The deadline for application: 7 November 2016
For more information on application and search for compatible partners, email nicola.yates (at) rothamsted.ac.uk or visit the Rothamsted website: http://www.rothamsted.ac.uk/international/fellowship-scheme
- Written on Wednesday, 12 October 2016 09:36
The International Livestock Research Institution (ILRI) fraternity held its Institute Planning Meeting (IPM) from 4-7 October 2016 at the headquarters in Nairobi. This was an opportunity for staff from all ILRI locations including east, west and southern Africa and south, east and southeast Asia to discuss strategies to provide better lives worldwide through livestock.
Among the presentations made by each program was an overview of the contribution by the Biosciences eastern and central Africa-ILRI (BecA-ILRI) Hub to livestock, feed and forage research in Africa.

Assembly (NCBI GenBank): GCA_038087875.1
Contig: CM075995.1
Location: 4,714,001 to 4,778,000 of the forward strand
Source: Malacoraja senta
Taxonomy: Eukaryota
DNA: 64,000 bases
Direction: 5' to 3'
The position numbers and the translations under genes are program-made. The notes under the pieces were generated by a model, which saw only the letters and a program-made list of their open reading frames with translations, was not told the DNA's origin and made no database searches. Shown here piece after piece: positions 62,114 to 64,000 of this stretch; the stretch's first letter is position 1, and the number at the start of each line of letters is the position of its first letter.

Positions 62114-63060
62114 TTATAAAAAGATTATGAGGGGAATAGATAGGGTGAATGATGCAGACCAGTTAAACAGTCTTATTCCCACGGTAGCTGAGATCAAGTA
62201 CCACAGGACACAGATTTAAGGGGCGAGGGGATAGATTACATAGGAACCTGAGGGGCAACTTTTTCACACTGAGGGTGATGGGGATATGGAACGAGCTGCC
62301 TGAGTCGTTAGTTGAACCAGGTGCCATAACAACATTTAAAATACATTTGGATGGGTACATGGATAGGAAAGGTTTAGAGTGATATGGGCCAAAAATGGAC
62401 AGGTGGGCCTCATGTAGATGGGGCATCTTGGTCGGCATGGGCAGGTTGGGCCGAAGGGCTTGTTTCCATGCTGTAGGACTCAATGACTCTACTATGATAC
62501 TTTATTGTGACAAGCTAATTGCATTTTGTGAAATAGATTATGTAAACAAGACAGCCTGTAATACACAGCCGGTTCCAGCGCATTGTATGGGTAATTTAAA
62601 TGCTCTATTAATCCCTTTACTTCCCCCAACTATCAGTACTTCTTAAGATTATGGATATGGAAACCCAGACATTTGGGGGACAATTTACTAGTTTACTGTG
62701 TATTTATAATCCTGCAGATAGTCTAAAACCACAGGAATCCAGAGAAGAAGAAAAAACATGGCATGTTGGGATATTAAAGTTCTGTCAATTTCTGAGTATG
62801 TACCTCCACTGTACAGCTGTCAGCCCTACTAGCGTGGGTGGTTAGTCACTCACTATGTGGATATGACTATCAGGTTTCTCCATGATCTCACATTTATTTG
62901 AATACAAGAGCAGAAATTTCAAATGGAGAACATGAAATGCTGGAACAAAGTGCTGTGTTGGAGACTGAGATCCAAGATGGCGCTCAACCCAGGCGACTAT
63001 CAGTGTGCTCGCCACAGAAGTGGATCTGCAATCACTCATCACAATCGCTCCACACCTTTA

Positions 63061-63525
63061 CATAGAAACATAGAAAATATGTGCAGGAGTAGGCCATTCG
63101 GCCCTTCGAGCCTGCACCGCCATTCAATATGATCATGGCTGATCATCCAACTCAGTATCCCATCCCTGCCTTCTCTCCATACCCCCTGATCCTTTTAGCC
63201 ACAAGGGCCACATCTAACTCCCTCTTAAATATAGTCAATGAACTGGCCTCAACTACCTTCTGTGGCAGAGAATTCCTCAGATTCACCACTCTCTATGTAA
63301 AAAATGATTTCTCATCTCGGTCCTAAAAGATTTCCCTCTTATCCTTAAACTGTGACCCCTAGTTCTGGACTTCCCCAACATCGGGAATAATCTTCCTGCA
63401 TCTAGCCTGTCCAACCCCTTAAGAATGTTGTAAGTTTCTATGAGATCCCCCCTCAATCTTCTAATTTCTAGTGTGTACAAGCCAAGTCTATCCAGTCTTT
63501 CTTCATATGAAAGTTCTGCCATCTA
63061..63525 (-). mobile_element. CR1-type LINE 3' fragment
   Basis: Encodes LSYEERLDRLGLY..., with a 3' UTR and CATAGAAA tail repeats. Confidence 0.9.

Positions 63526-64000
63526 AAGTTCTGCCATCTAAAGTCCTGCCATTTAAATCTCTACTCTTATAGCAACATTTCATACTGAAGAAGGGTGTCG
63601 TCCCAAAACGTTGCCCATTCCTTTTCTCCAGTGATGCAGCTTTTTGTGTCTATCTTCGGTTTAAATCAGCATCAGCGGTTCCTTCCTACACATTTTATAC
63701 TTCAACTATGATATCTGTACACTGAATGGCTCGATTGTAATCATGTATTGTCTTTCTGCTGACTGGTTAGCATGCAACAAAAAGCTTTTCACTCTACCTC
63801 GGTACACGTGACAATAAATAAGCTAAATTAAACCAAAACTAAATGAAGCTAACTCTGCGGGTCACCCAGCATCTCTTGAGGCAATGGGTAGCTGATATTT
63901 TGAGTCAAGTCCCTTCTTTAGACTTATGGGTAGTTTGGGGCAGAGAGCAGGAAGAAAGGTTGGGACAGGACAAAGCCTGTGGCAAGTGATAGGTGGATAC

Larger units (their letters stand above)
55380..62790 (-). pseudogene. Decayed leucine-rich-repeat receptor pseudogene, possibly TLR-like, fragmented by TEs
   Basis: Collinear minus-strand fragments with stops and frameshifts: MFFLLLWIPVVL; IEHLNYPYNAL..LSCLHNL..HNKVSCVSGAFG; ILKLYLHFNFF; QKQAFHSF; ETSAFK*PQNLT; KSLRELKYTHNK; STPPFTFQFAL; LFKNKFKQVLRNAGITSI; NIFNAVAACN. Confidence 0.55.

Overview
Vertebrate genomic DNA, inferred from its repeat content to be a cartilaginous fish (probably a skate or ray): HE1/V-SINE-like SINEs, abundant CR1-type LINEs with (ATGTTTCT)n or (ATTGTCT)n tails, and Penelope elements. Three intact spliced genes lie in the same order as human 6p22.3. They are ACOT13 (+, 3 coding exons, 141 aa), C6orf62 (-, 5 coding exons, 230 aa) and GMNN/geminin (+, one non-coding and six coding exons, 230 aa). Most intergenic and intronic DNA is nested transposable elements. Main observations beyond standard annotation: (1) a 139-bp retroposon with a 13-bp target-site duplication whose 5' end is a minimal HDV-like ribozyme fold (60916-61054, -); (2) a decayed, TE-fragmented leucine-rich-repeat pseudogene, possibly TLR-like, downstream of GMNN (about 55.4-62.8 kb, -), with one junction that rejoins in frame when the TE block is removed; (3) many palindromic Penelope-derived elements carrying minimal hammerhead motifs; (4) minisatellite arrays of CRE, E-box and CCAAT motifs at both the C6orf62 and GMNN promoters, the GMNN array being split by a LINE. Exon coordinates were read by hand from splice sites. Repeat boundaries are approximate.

Technology manager Josephine Birungi highlighted the world-class facilities available through the BecA-ILRI Hub to African and international scientists conducting research on African agricultural challenges.
‘The main driver of the BecA–ILRI Hub is the support and mentoring of African scientists in applying biosciences to their research on food security and agricultural development,’ said Birungi.
‘This is achieved by hosting the scientists to enable them conduct their own projects using the facilities and technology platforms available at the BecA-ILRI Hub,’ she added, referring to the BecA-ILRI Hub’s Africa Biosciences Challenge Fund (ABCF) fellowship program model of strengthening individual and institutional bioscience capacity.